(Because of the enthusiastic response to The Chronicles of Luna City, and because several of those who reviewed it were wondering mightily about the cliffhanger at the end, my daughter and I have decided to push full ahead on the next installation of the story, and release it in May. One of the ongoing threads in the new tale regards a movie production coming to town, to do local shooting – at first with the enthusiastic cooperation of the residents. But then, certain things come to light about the production itself …)
Three days later, two men sat on the terrace of the Wyler home place, watching the sun slide down in the western sky, and the shadows lengthen across the formal garden below, and the green pastures beyond, where cows drifted idly hither and yon. A comfortably shabby set of rustic bentwood furniture contrasted rather oddly with the pillared splendors of the mansion built by Captain Herbert Wyler, in the first flush of his prosperity in the 1880s cattle markets. But they sat at the exact best place to watch the sun go down on the Wyler Exotic Game Ranch, and on the distant trees and church spires of Luna City, and so it was one of Doc Wyler’s favorite places, even in the heat of a Texas mid-summer. The temporary headquarters for filming extensive location shots was also within view, a prospect in the farthest meadow, and now regarded by both men with extreme distaste.
“Good of you to drop everything, and hustle all the way from Houston,” Doc Wyler said at last. The pages of the script lay on the table between them.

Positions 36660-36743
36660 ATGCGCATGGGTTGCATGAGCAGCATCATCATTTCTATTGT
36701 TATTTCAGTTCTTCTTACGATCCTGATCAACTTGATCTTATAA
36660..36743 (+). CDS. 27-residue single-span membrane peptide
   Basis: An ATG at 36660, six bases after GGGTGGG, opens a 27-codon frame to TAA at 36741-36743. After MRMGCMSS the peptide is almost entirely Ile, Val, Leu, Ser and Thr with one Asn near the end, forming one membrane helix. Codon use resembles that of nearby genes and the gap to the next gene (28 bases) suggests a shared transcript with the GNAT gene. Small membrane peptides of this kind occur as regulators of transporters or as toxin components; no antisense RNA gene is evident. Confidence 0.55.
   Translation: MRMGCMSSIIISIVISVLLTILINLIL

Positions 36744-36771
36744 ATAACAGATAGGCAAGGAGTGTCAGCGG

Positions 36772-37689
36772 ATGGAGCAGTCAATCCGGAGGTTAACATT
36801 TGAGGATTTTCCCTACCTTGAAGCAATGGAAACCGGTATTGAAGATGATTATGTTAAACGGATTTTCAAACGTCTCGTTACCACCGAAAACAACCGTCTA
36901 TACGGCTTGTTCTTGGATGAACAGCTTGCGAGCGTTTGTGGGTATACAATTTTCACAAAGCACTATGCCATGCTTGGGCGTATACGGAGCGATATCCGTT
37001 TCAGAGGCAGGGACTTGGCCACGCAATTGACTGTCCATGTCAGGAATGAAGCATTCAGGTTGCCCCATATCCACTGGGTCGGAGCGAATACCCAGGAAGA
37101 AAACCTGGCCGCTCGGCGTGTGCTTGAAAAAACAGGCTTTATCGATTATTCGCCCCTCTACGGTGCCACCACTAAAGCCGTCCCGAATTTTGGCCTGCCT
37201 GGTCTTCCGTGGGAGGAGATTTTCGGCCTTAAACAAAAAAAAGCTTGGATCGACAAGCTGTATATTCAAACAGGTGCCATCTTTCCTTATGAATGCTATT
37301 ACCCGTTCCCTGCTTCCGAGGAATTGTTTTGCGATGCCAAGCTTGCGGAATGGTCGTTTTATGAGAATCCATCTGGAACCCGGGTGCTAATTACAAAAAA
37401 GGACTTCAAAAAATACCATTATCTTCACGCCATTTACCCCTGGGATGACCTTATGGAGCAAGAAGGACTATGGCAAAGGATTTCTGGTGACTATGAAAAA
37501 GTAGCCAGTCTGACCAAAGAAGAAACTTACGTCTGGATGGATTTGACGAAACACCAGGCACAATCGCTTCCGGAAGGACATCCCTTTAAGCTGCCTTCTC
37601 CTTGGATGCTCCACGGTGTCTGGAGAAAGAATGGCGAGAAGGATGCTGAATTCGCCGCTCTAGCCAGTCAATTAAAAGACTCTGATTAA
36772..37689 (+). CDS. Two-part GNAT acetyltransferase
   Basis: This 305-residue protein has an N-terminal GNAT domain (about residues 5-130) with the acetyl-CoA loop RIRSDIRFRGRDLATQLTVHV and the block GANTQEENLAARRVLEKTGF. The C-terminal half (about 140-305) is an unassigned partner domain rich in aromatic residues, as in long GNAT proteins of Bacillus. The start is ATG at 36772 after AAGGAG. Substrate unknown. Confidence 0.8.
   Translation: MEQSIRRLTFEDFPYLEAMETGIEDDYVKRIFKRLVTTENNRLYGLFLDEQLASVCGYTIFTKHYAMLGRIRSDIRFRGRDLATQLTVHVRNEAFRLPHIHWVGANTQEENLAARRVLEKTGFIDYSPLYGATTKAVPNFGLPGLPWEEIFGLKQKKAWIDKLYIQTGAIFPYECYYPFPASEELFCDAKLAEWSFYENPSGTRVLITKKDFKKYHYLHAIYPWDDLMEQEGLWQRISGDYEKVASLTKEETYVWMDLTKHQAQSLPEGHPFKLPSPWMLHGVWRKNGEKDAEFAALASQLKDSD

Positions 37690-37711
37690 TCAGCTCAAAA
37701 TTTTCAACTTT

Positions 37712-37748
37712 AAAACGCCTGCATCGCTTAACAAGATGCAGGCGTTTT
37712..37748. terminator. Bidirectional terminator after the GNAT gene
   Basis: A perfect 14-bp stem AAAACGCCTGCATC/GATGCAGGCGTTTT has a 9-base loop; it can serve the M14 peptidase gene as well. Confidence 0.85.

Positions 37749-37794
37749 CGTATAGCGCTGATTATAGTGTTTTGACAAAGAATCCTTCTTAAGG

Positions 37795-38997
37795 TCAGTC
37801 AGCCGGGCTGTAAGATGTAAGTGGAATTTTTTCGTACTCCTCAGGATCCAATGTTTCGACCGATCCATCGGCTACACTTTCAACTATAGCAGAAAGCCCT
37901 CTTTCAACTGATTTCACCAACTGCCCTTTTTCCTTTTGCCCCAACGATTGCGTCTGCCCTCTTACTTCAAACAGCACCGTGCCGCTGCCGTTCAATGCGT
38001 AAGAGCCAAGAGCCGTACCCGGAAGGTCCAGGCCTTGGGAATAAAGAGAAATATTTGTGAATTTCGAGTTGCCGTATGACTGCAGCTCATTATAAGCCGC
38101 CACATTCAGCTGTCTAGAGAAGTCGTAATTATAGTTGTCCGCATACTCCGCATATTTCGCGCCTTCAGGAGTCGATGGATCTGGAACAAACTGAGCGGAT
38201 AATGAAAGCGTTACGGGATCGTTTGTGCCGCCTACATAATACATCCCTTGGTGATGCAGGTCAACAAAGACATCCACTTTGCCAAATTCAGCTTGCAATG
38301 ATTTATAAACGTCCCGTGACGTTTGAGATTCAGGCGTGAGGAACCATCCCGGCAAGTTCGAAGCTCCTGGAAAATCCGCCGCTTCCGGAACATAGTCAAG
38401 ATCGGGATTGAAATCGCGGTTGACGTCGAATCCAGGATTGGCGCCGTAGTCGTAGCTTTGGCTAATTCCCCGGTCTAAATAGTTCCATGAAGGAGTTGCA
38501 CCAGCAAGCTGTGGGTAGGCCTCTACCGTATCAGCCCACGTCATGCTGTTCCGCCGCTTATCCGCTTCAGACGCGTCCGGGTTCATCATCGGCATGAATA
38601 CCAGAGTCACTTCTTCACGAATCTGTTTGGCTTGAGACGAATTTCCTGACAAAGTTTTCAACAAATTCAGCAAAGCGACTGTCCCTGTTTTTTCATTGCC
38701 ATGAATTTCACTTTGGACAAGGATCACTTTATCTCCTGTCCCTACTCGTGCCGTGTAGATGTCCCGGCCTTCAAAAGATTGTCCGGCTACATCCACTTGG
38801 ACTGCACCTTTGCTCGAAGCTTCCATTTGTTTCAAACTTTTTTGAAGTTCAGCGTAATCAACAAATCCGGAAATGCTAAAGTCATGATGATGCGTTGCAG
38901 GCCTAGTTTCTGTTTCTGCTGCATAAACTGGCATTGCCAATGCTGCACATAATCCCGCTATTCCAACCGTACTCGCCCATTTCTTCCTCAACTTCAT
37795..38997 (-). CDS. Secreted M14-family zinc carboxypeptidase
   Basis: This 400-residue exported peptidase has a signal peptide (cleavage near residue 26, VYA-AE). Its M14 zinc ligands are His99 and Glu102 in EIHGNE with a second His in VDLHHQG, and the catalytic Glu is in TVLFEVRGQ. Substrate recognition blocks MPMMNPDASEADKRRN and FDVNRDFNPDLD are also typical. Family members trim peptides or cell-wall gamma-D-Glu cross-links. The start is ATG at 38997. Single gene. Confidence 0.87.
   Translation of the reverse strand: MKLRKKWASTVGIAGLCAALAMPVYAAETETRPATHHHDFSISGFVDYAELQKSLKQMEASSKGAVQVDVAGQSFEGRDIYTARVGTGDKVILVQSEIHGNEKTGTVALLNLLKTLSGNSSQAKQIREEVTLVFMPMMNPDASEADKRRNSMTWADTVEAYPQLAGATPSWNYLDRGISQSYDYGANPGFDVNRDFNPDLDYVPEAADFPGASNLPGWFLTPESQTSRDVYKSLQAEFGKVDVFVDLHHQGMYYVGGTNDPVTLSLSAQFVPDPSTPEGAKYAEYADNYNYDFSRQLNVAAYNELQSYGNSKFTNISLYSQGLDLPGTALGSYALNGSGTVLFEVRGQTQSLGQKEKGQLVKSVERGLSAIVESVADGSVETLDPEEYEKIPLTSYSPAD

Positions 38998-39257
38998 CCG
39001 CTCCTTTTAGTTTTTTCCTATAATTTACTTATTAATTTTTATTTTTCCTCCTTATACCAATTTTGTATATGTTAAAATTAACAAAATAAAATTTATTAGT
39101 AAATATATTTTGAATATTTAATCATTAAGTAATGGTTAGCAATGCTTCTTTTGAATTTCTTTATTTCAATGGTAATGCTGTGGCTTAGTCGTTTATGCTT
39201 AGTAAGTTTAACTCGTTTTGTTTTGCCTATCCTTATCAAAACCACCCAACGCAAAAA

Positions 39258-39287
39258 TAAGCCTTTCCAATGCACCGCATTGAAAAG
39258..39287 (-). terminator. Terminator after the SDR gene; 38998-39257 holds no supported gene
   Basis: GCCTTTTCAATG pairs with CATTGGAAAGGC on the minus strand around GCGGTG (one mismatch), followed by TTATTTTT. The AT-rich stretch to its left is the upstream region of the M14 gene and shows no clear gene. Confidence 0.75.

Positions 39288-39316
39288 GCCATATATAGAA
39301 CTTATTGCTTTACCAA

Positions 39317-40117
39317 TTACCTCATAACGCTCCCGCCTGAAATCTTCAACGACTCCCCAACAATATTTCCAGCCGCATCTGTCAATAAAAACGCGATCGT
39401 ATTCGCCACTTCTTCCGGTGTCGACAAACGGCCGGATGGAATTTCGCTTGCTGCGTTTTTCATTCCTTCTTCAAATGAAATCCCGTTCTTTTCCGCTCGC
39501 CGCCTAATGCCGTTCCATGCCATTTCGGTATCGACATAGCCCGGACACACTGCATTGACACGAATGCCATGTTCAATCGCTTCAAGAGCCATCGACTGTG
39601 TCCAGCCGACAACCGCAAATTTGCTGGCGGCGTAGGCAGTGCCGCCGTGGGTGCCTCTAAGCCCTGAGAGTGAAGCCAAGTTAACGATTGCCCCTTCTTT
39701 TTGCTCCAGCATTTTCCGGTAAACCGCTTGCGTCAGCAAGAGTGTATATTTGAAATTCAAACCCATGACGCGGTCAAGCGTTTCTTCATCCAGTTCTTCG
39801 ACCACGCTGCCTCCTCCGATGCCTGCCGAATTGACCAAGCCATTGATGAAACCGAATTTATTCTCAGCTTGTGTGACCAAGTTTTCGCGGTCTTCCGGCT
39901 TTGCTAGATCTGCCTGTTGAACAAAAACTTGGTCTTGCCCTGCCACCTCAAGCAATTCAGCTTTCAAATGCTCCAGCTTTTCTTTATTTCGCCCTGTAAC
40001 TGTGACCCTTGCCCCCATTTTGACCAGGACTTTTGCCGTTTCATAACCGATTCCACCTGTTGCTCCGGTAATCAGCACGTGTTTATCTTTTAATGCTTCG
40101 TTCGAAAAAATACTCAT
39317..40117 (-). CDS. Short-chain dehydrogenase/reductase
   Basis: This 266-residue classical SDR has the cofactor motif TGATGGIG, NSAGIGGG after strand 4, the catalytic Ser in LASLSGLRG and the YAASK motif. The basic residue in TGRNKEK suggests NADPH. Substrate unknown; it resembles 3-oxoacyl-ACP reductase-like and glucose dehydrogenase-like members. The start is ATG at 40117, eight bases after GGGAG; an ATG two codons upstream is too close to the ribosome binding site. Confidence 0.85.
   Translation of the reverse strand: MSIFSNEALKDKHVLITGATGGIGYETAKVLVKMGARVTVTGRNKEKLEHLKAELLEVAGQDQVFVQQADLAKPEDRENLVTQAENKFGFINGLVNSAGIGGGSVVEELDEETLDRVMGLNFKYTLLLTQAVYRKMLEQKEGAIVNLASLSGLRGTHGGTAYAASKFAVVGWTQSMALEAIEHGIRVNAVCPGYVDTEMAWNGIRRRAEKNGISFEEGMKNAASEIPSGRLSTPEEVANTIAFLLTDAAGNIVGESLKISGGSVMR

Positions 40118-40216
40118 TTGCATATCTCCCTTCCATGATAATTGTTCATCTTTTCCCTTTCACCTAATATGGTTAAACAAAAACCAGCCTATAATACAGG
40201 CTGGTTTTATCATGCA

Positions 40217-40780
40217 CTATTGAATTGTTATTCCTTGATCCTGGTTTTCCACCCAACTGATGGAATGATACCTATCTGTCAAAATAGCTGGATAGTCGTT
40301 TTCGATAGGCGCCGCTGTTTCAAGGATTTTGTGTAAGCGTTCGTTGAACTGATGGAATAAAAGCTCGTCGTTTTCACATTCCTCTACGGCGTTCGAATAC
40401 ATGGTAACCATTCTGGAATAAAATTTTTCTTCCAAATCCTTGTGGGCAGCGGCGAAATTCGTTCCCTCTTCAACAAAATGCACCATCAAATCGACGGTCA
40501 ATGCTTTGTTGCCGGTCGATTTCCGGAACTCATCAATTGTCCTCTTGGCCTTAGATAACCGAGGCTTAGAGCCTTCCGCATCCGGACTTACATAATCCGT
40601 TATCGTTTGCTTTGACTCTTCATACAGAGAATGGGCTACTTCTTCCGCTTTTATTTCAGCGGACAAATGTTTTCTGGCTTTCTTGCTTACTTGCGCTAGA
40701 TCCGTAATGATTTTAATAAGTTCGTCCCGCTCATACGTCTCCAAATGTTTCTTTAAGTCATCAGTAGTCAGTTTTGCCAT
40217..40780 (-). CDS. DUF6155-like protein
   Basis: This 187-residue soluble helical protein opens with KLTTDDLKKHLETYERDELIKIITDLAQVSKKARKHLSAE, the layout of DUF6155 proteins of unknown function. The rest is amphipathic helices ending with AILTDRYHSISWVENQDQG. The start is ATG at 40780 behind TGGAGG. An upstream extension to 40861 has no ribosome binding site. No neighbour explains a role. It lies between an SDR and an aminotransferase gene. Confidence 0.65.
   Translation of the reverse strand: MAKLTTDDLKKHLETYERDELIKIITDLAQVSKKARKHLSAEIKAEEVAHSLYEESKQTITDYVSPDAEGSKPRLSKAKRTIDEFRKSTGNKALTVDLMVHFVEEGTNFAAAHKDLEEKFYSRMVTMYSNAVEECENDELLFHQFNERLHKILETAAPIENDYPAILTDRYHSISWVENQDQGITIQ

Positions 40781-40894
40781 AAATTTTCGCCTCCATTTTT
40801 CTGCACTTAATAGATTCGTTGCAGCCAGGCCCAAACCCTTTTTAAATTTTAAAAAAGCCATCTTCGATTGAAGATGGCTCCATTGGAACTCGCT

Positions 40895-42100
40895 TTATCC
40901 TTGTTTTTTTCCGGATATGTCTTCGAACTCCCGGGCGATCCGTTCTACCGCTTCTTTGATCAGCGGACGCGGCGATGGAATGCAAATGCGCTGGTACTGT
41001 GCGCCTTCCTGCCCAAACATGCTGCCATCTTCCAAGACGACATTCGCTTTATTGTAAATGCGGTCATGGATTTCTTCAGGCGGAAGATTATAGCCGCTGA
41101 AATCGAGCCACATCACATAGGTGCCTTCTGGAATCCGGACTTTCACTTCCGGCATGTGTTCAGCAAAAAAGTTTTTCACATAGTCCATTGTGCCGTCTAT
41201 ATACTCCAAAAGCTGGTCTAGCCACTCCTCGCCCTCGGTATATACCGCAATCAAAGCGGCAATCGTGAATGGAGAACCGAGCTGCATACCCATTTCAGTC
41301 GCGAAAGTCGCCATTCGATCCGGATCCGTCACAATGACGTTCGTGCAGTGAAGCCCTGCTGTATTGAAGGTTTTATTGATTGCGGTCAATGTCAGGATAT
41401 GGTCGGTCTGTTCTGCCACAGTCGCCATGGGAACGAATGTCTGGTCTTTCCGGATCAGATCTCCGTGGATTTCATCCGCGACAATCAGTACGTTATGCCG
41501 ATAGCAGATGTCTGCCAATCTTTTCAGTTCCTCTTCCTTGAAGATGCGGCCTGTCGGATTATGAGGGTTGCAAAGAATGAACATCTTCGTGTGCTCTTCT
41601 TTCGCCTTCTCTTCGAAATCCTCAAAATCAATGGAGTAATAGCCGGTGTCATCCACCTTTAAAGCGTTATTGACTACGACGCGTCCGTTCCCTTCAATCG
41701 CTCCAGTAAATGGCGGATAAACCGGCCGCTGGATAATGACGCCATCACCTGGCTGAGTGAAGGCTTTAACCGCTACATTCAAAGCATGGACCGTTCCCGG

“You said it was an emergency in the note,” Clovis Walcott replied, as grim as s stone face on Mount Rushmore. “By god, so it is. I’d like to smash that miss-representing little weasel into a bloody pulp with my bare hands. We got taken, Doc. And taken bad.”
“That we did, Colonel – that we did. They told us what we wanted to hear, like any good convincing conman does.” Doc Wyler sounded much the calmer of the two, although the half-consumed mint julep at his side may have had something to do with his air of relative equanimity. “The thing is now … what are we gonna do about it?”
“My lawyer’s going to hear from me – first thing in the morning, if not by voicemail tonight,” Clovis sounded as if he were grinding his teeth. “And my banker, as well. I invested in this travesty – and I was near as dammit about to make it a bigger investment, on account of what those bastards said. I wouldn’t have touched this travesty with a ten-foot-pole, no matter how sweet they talked. As it stands in this script, this movie will be a disaster, all the way around. I wonder if my lawyer can make a case for fraud …”
“Ah, but there was nothing in writing about the plot itself, was there?” Doc Wyler sipped meditatively at his julep. “All a verbal understanding between honorable men doing business together on a handshake understanding … sharp practice, Colonel. It’ll be the death of this world. A man’s word used to be a bond. I’ve always said ‘trust but verify,’ but when it turns out that you can’t trust ‘em after all…”
“Thought that was Ronnie Reagan who said that,” Clovis Walcott sounded as if his own barely touched julep had just begun to mellow the edges of his fury.
“Yeah, he did – but he stole that line from me,” Doc Wyler replied. “As I was saying – if it turns out to be that you can’t verify, and don’t trust … and that you have been, in fact, lied to in the most infamous fashion – what do you do then?”